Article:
25 May
  • By Jess Prewett
  • Cause in

Waverly’s Story

Waverly, a current Mt. Airy staff member, has experienced Voyageur as both a staff member and a long-time Club member. Waverly has had many transformative camp experiences over the years, and has reflected on how Voyageur provides a space for her to explore nature and gain valuable perspective:

Camp Voyageur has posed as two things for Club members. One, an escape from the hustle and bustle of city life. Two, new experiences made accessible by Voyageur, the Club, and the amazing team involved.

Work. School. The News. Smog. Pollution. Cars. Buses. Trains. Sirens. Horns. Yelling. Crying. The city swallows you whole and expects you to breathe life back into it. Clean air, a field to run in, and a multitude of activities to ease your mind – that was Camp Voyageur. The stark difference between home and camp is one is supposed to keep you safe the other is to set you free. Camp lifted the worst of your worries off your shoulders, allowing for you to be open to new experiences.

Whether it’s fishing, canoeing, archery, team building, painting, or learning more about the ecosystem Voyageur allowed for us as children to hold the weight of responsibility and truly trusted us to handle it. Of course, staff members were nearby, but exploration was at our disposable. This was our time. Bringing together kids from different neighborhoods and allowing for their commonality to be the experience unfolding before them.

One very special memory I hold in my heart from camp is when myself, my older sister, and two older girls went out onto the ice for ice fishing. This was the first experience any of us had being on a frozen lake. We took each other’s hands and slowly made way to the middle. It was terrifying to trust the lake and to trust the staff to ensure our safety, but we trusted each other. Now, granted, we didn’t stay on that lake for very long, but we grew closer as Club members and as friends.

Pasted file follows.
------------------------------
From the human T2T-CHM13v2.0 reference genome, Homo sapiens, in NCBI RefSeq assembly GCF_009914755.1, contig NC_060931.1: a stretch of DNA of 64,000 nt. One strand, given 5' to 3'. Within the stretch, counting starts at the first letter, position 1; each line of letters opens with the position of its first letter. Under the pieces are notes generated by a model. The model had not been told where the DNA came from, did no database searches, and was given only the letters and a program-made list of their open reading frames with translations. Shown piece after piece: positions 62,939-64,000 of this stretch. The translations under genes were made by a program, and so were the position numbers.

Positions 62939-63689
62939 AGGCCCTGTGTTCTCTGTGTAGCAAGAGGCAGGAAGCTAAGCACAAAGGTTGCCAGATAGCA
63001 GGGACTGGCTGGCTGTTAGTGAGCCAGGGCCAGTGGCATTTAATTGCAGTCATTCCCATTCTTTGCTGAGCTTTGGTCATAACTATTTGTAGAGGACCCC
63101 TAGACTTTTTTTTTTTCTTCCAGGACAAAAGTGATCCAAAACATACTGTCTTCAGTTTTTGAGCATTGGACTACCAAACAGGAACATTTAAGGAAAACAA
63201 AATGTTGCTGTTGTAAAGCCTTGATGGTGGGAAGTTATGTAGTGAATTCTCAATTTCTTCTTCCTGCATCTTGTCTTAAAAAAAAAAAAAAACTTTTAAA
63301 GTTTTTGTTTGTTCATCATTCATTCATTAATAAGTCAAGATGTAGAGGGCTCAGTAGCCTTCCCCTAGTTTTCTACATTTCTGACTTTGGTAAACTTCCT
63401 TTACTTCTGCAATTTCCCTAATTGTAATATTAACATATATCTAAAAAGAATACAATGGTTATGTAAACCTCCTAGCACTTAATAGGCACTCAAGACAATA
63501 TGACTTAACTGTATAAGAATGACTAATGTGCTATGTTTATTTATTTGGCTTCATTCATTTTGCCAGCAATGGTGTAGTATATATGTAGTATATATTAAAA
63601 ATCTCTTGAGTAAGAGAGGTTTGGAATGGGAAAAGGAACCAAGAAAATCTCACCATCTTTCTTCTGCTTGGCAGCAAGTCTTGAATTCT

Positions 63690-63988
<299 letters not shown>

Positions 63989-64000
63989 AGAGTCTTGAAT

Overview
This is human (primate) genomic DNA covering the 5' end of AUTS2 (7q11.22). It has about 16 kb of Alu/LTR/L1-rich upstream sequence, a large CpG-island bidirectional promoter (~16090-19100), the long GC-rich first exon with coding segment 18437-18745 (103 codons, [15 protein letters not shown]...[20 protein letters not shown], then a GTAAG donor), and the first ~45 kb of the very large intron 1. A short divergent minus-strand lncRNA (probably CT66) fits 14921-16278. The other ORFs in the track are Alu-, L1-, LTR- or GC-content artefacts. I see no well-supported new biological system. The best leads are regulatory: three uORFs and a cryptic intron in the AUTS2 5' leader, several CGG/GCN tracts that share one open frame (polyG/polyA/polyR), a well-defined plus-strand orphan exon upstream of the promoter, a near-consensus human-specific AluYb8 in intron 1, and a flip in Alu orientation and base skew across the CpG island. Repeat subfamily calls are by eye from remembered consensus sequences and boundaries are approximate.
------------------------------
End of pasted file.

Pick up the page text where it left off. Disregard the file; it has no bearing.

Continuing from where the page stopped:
In my recent years during the pandemic, I have had the opportunity to go back and experience camp and admire the beauty of the land and water. The sights were reminiscent of my childhood offering an escape from the city, the people, and now the virus. Camp Voyageur once again was a haven. Not only for myself, but this time for my family as we took an excursion to breathe in the fresh air and lake. I have strengthened my bonds with the help of Camp Voyageur, connecting with nature and with my family all at once.

Voyageur opened my eyes to seeing beyond myself and even my community. Experiencing the land and animals and knowing that spaces and places like this are vanishing at rapid rates. This put things into perspective that not only should we help amplify voices fighting for justice and peace. We should also fight for those without a voice. We need to listen to the land and all living beings inhabiting it. During my undergrad, I studied heavily about the intersectionality of identity and our experiences interacting with one another. I took a lot of my experiences from camp to help understand more of my studies and why we are fighting so hard for the environment. As I approach law school, I hold in my heart the advocacy for the preservation of Camp Voyageur and similar experiences. I hope with our continued efforts to push for Club kids to attend camp will help foster future environmental scientists, activists, and inspire our youth to maintain our earth.